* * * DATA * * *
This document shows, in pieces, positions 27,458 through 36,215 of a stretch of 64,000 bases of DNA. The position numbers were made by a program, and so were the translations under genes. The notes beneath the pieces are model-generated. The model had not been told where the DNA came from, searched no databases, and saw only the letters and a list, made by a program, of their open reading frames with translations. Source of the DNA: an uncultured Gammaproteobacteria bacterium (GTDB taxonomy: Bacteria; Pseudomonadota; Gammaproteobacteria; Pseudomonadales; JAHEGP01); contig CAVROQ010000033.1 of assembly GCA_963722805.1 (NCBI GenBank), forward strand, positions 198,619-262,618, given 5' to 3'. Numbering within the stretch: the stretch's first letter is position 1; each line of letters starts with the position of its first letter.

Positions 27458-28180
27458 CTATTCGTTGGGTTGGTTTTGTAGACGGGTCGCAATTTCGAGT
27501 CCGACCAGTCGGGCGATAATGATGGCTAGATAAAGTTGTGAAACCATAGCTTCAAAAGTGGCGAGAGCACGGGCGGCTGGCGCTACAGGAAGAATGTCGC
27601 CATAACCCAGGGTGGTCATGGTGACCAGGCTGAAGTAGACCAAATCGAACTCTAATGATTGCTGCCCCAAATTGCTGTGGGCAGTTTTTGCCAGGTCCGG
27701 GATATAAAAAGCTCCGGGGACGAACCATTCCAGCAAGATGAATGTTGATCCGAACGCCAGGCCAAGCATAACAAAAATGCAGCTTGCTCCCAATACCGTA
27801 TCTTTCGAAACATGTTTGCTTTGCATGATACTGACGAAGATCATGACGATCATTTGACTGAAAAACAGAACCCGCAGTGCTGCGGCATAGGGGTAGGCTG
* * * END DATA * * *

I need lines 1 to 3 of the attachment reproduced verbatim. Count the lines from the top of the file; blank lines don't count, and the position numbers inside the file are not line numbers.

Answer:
This document shows, in pieces, positions 27,458 through 36,215 of a stretch of 64,000 bases of DNA. The position numbers were made by a program, and so were the translations under genes. The notes beneath the pieces are model-generated. The model had not been told where the DNA came from, searched no databases, and saw only the letters and a list, made by a program, of their open reading frames with translations. Source of the DNA: an uncultured Gammaproteobacteria bacterium (GTDB taxonomy: Bacteria; Pseudomonadota; Gammaproteobacteria; Pseudomonadales; JAHEGP01); contig CAVROQ010000033.1 of assembly GCA_963722805.1 (NCBI GenBank), forward strand, positions 198,619-262,618, given 5' to 3'. Numbering within the stretch: the stretch's first letter is position 1; each line of letters starts with the position of its first letter.

Positions 27458-28180
27458 CTATTCGTTGGGTTGGTTTTGTAGACGGGTCGCAATTTCGAGT